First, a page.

Whitney Garside’s missteps — outlined this week in a disciplinary decision posted on the council’s website — included falsely advertising the property as being almost twice its actual size and advising the buyer they could avoid the property transfer tax if they paid cash directly to the seller.

The property on Burnett Road in Victoria was being sold in 2016 by the real estate agent’s father. That relationship was disclosed and isn’t among the reasons she has been disciplined.

According to the disciplinary consent order, Garside told the buyer — whose name is redacted — that by paying $42,000 cash on the side, the value of the property could be reduced to avoid paying the property transfer tax.

That cash arrangement was not shared with Garside’s brokerage, Re/Max Camosun, a failure that contravened the Real Estate Services Act.

The council also ruled that she “failed to act honestly and with reasonable care and skill” when she advised the buyer the property transfer tax could be avoided by paying cash directly to the seller. 

The council’s discipline committee also found that Garside committed professional misconduct when she failed to recommend the seller and buyer seek independent legal advice, specifically regarding the property transfer tax and the cash agreement.

Another issue the council considered professional misconduct involved the size of the property in question.

The council ruled that Garside published false and misleading advertising and failed to act with reasonable care and skill when the property was advertised as 8,712 square feet, when in fact a portion of the lot belonged to the Ministry of Transportation, and the actual size was just 4,711 square feet.

The discipline committee ordered Garside’s licence be suspended for 60 days, which will be completed Jan. 3, 2021.

She has also been ordered to complete real estate ethics and remedial classes at her own expense.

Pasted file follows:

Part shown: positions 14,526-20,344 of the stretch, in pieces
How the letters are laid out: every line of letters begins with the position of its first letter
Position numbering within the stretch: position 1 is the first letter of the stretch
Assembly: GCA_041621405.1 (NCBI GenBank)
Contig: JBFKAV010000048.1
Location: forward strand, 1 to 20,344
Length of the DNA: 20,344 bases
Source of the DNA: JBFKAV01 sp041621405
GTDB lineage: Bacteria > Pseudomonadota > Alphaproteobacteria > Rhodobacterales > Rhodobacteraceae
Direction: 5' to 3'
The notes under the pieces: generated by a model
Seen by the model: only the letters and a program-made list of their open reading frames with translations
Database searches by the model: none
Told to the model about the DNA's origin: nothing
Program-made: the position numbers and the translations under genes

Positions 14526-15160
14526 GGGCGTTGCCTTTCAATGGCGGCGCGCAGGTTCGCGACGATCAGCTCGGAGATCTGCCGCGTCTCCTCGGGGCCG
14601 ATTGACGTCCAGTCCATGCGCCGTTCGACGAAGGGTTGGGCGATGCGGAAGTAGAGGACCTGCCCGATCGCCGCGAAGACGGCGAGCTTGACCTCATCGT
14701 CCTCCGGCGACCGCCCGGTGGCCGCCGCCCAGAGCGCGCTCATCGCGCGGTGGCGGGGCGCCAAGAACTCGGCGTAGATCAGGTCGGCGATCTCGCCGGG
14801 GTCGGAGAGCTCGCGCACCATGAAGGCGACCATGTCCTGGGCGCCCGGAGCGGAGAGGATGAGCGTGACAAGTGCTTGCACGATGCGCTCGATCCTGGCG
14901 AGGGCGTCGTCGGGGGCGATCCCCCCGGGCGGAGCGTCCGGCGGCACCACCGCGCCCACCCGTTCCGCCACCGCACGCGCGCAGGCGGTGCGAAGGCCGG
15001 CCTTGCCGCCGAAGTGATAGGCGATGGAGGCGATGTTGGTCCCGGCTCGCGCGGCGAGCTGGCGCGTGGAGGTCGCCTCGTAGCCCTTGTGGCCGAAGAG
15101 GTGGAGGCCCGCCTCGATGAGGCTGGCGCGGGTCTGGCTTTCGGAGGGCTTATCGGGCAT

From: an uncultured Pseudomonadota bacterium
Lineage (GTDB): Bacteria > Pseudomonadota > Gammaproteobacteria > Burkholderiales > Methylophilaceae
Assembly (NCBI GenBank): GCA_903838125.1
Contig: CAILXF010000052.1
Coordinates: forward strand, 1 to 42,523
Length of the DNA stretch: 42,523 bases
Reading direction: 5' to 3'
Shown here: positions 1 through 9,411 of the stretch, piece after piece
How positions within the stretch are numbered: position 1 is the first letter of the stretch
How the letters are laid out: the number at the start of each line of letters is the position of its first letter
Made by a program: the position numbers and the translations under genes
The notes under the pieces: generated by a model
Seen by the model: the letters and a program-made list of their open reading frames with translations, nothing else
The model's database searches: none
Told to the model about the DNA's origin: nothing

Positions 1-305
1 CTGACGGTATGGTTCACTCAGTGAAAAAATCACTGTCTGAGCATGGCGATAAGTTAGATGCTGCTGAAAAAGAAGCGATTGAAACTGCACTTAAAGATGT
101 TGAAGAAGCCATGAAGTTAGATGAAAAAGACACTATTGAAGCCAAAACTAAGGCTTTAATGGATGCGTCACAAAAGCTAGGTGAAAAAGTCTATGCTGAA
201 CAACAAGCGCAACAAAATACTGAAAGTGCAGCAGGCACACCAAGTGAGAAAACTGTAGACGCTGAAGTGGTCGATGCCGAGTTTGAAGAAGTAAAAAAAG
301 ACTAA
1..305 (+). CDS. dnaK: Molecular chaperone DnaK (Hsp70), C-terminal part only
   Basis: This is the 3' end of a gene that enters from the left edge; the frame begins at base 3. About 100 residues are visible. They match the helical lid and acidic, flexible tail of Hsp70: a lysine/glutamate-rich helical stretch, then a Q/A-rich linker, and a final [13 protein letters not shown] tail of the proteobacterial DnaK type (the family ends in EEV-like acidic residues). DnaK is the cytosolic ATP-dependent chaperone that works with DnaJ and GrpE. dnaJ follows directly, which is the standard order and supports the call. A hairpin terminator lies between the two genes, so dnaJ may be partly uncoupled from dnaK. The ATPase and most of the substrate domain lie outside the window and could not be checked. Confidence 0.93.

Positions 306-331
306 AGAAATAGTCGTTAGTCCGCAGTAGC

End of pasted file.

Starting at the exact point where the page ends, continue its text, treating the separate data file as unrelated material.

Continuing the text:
Garside was also fined $7,500 as a disciplinary penalty and $1,500 in enforcement expenses.

She agreed to waive her right to appeal the council’s discipline committee’s decision in September.

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Frisco apartment community sells to Canadian investor





A Canada-based investor has purchased a Frisco apartment community as part of a larger Texas deal.

The 330-unit Satori Frisco apartments opened last year on Research Road in Frisco.

BSR Real Estate Investment Trust bought the four-story rental community that was built by Atlanta-based Davis Development.

Satori Frisco was more than 90% leased at the time of sale. The property includes a two-story fitness center, a car care center, a dog park and a resort-style swimming pool.

The Frisco property sold along with Houston’s Vale luxury apartments in a deal valued at $129 million.

“BSR recently exited the smaller Beaumont and Longview, Texas, markets and also sold noncore properties in other markets,” John Bailey, BSR’s chief executive officer, said in a statement. “We are now using our strong liquidity position to invest in Vale and Satori Frisco, modern communities in core growth markets with the amenities our residents desire.”

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House prices on Prince Edward Island continue steady climb





Residential real estate prices on Prince Edward Island continue to climb at a rate higher than the national average, according to the latest report from a national organization. 

The Canadian Real Estate Association released monthly figures for November 2020 on Tuesday.

They show that the average price for a resale home on P.E.I. is about 21 per cent higher than it was a year earlier. 

Only Quebec had a bigger year-over-year increase, at about 23 per cent. Overall across Canada, prices were up 13.8 per cent year over year in the ninth month of the COVID-19 pandemic.

“For the fifth straight month, year-over-year sales activity was up in almost all Canadian housing markets compared to the same month in 2019,” the report noted.

“Meanwhile, an ongoing shortage of supply of homes available for purchase across most of Ontario, Quebec and the Maritime provinces means sellers there hold the upper hand in sales negotiations.”

That lack of houses coming onto the market compared to the demand means that in those provinces, there is “increased competition among buyers for listings and … fertile ground for price gains.”

There have been anecdotal reports for months that Prince Edward Island’s low rate of COVID-19 infection and looser rules around social activities have been encouraging people to buy homes on the Island.